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Developers explore co-working spaces in housing projects

anuj puri

Amidst several COVID-19-induced changes within Indian real estate, many developers are now mulling the viability of incorporating co-working spaces in their residential projects to align with the new WFH realities. There are at least two possibilities – retrofitting co-working spaces into existing clubhouses, and incorporating such a feature at the very design stage for new projects. Retrofitting calls for key modifications, especially in structures originally intended for socialising and community activities.

Offering co-working spaces as an added feature in residential or mixed-use developments is definitely a timely notion. Many people are finding it difficult to work purely from home due to distractions and space/ infrastructure constraints. 

Captive clientele

If the objective is to cater only to a captive clientele – residents within the project – developers can make on-premises co-working spaces a USP and market their product accordingly. Given that work-from-home is now an accepted norm, this added feature will help attract more buyers and help developers sell their product faster. It will further enhance the overall facilities and offerings of the project, which is excellent for branding.

coworking space

However, to add this feature or facility, the size of the project matters a lot. For instance, a mid-segment project having more than 300 units and a sizeable clubhouse could sustain such a facility. It would be harder to incorporate in smaller projects. For high-end projects at prime locations, with the exception of boutique luxury projects built on small plots, the developer could feasibly incorporate a co-working space within a project.


External clientele

If the developer intends to attract clientele from beyond the captive zone and offer coworking space for both sets of clients, success will mostly depend on the location of the project. To target both resident and external clients, projects having dedicated co-working spaces must be located close to major office and public transport hubs. If such coworking spaces are within a mixed-use development, they can be easily managed by the developers themselves.

In both cases, the rentals may vary depending on facilities on offer – but they are much lower than conventional commercial spaces and come with added facilities such as high-speed internet, waiting areas, flexible workstations, etc.

Rental Rates for Regular Coworking Spaces *

City Region Coworking (INR/desk/month) Conventional Commercial RE (INR/desk/month)
MMR CBD 18,500 – 28,500 24,500 – 30,000
SBD 13,000 – 20,000 25,000 – 32,000
Gurugram CBD 9,000 – 14,000 9,500 – 15,000
SBD 6,500 – 12,500 5,500 – 9,000
Bengaluru CBD 7,500 – 15,000 10,000 – 18,000
SBD 4,000 – 8,500 6,500 – 15,000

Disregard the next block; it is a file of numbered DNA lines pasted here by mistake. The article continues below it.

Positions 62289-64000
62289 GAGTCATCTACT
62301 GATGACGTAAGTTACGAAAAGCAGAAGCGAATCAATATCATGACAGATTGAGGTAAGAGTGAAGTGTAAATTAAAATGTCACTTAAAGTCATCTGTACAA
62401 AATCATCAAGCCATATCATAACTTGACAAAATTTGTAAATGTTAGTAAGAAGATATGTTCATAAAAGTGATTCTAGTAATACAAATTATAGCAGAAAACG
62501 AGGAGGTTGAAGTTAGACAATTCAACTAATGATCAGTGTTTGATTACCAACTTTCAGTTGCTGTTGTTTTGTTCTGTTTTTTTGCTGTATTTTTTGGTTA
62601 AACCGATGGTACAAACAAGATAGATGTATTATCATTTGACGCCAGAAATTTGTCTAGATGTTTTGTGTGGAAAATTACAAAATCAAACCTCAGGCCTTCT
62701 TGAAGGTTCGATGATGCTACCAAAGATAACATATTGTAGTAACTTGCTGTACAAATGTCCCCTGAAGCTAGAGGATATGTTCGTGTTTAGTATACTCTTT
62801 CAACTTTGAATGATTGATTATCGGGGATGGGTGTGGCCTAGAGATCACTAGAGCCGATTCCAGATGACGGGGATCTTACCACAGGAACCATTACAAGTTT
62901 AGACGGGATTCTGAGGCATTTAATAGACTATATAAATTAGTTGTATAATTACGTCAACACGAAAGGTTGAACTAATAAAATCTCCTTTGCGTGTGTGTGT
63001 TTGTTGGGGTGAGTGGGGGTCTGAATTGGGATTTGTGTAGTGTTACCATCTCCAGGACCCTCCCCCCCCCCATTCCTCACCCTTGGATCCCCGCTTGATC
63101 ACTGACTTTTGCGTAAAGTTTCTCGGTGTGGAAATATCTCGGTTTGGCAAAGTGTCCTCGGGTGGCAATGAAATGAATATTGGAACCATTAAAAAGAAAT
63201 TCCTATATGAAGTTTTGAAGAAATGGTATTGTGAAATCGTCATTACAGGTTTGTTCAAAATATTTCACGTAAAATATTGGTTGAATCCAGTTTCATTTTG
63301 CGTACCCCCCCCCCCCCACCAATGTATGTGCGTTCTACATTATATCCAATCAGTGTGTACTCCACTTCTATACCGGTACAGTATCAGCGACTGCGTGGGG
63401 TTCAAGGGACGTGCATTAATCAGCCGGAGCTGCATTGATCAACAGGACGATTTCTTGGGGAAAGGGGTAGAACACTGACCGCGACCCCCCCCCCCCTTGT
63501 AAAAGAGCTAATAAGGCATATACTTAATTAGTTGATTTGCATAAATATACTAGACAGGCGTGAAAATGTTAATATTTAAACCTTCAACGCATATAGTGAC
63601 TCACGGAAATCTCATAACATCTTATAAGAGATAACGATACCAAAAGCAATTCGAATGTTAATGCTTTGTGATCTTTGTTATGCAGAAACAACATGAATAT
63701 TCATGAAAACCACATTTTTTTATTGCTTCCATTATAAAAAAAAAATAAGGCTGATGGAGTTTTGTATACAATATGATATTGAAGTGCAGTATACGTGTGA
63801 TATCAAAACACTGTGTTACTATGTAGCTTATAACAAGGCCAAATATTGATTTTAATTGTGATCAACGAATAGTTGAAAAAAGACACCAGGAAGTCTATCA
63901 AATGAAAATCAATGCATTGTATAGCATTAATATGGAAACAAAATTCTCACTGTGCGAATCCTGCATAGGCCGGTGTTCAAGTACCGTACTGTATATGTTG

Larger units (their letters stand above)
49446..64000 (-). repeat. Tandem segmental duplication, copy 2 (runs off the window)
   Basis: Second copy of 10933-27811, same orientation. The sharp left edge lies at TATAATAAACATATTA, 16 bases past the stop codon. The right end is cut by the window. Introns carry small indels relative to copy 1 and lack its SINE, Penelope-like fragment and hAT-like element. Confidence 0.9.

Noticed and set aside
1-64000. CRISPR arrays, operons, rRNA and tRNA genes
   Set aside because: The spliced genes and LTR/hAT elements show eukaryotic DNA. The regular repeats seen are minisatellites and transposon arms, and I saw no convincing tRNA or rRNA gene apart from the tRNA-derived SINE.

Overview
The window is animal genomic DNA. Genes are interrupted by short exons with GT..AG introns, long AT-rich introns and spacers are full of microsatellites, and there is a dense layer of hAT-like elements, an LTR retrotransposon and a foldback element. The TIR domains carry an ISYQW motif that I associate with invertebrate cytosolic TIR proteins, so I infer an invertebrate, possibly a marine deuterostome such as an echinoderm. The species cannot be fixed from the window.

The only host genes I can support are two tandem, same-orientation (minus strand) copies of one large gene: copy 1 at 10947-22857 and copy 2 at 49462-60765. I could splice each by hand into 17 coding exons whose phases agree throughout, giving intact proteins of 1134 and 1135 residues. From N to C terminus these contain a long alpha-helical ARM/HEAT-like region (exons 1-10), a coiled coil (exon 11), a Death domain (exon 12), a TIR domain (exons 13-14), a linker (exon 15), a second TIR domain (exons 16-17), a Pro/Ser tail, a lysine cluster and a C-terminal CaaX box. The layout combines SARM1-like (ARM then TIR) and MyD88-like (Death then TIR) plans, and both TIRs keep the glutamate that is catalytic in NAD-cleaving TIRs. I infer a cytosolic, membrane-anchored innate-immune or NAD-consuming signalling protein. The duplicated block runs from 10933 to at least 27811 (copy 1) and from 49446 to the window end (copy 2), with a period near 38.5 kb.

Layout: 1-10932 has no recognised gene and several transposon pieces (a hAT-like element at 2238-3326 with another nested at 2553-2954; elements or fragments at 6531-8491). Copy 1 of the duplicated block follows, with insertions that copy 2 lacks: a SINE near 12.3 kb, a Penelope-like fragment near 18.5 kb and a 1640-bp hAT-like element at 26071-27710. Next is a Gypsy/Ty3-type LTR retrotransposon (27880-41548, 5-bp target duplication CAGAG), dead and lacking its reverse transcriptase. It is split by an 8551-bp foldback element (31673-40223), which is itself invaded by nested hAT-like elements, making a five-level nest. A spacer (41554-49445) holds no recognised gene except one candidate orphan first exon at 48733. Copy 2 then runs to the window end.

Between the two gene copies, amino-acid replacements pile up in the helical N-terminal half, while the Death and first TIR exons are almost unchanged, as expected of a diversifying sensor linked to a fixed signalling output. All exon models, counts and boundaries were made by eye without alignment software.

Chennai CBD 6,000 – 14,000 7,000 – 15,000
SBD 6,000 – 9,500 7,500 – 10,000
Hyderabad CBD 5,000 – 8,500 6,000 – 9,000
SBD 4,000 – 6,500 3,500 – 7,000
Pune CBD 5,000 – 10,000 10,000 – 12,500
SBD 4,000 – 8,000 8,000 – 9,000

Source: ANAROCK Research


(* Rentals per desk, assuming 100 sft/desk in conventional office spaces)


If the developer intends to focus only on co-working spaces for residents, there is no major challenge other than the added maintenance costs in the long run. This can be charged as one-time cost from buyers, or on usage basis. Moreover, since this co-working space is exclusively for residents, commercial growth is not a factor – rather, it is meant to enhance the appeal of the project and add to its overall desirability.

coworking space

If the co-working space is to be retrofitted into the existing clubhouse, decisions would have to be made on how much of the available space can be used for that purpose. It is to be assumed that residents may not agree to have the entire space taken up by a co-working setup.

If the objective is to attract external clientele as well, the co-working operator will need to factor in commercial growth. For this, the challenge is to keep up with the outside competition. The operator will need to regularly reinvest in terms of infrastructure, facilities, upgradation in internet facilities, etc. Hence, there will be an overall cost burden which needs to be met by increasing footfalls.


In either scenario, the potential demand for in-house co-working spaces may be temporary and limited to the duration of the pandemic’s worst impact. Already, we are witnessing a significant part of the previously WFH workforce returning to their offices. While in some instances this is due to the insistence of the employers, it is becoming evident that many Indians miss the focus and community that their office environments provided them with.

This return migration would not impact larger coworking spaces meant to draw footfalls from all around – the demand for such spaces is strong and growing. However, it would be interesting to see how relevant co-working spaces exclusively for residents will be when the pandemic and its disruptive impact on work location choices reduces and more people are attending office again. There are certainly no precedents to make educated guesses from.

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